Analysis of HO production by dihydrorhodamine-123 staining. PMN populations of buffer-treated (Basal) and PMA-treated (PMA) samples were gated using FS × SS shown in the contour plots on the left panel for each condition. The middle panel for each condition represents the DHR histogram which is presented on a log scale. The right panel for each condition represents a dot plot of the back-gated region of the DHR histogram to identify the nature of the population analyzed. Stimulation with PMA induces a shift in the FS × SS pattern of the PMN population in all subjects tested: a normal subject (A), a patient with gp91 CGD (B), an X-linked carrier of CGD (C), and a patient with p47 CGD (D). DHR cells are indicated in red in back-gated FS × SS dot plots.

Citation: Priel D, Kuhns D. 2016. Functional Assays for the Diagnosis of Chronic Granulomatous Disease, p 310-320. In Detrick B, Schmitz J, Hamilton R (ed), Manual of Molecular and Clinical Laboratory Immunology, Eighth Edition. ASM Press, Washington, DC. doi: 10.1128/9781555818722.ch33
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Image of FIGURE 2
FIGURE 2

Histochemical staining of PMN with NBT. (A) PMN from a normal subject under basal condition exhibit only the safranin counterstain of the cytosol and nucleus. (B) PMN from a normal subject stimulated with PMA exhibit blue-black formazan deposits in the cytosol and the safranin counterstain in the nucleus. (C) PMN from a patient with gp91 CGD stimulated with PMA fail to generate ROS and exhibit only the safranin counterstain of the cytosol and nucleus. (D) PMN from an X-linked carrier of CGD stimulated with PMA exhibit both an NBT population and an NBT population of PMN. In this case, the X-linked carrier was 52% NBT.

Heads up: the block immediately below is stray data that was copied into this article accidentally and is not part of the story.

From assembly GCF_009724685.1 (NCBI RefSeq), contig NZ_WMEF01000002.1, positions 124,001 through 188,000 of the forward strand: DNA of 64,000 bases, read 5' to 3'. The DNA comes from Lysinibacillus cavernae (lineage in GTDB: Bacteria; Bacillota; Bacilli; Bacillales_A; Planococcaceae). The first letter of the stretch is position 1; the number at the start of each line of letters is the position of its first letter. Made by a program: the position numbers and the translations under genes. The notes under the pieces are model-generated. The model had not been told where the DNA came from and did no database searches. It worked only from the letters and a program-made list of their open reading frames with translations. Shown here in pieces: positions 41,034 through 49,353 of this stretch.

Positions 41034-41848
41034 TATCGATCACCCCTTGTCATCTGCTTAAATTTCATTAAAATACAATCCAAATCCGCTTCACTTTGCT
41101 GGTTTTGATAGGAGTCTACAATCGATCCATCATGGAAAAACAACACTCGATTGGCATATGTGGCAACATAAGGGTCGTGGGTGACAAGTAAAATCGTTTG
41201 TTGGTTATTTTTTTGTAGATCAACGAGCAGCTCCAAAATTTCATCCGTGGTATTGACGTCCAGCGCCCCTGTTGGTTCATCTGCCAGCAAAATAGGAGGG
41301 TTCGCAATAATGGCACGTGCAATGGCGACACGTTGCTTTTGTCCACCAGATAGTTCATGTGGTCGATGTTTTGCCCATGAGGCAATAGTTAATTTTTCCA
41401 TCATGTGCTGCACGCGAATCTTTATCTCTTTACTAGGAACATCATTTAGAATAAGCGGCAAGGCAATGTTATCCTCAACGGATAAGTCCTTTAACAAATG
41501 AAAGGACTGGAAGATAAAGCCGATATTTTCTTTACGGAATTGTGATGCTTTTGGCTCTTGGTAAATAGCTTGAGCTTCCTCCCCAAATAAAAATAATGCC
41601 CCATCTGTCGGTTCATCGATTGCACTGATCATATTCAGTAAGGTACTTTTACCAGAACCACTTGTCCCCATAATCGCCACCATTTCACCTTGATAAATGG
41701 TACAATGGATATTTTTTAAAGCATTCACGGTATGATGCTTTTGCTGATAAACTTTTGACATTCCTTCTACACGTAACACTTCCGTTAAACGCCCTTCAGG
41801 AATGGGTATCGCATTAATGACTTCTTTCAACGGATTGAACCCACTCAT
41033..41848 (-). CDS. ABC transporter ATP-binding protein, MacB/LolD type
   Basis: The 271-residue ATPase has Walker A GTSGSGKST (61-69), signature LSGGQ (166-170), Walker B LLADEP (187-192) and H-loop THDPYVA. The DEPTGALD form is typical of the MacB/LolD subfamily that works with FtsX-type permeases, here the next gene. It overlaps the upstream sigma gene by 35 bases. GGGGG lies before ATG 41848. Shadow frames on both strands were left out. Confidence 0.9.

Citation: Priel D, Kuhns D. 2016. Functional Assays for the Diagnosis of Chronic Granulomatous Disease, p 310-320. In Detrick B, Schmitz J, Hamilton R (ed), Manual of Molecular and Clinical Laboratory Immunology, Eighth Edition. ASM Press, Washington, DC. doi: 10.1128/9781555818722.ch33
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Image of FIGURE 3
FIGURE 3

Analysis of PMN ROS generation by luminol-enhanced chemiluminescence. PMN (1 × 10 cells/200 μl HBSS/HEPES with 100 μM luminol) were incubated for 120 min in the presence of PMA (100 ng/ml). Luminescence of each well was determined every 2 min. The data from each subject were performed in triplicate. Blue circles represent the mean response of normal subjects ( = 20); yellow circles, an X-linked carrier of gp91 CGD; green circles, a patient with p47 CGD; red circles, a patient with gp91 CGD.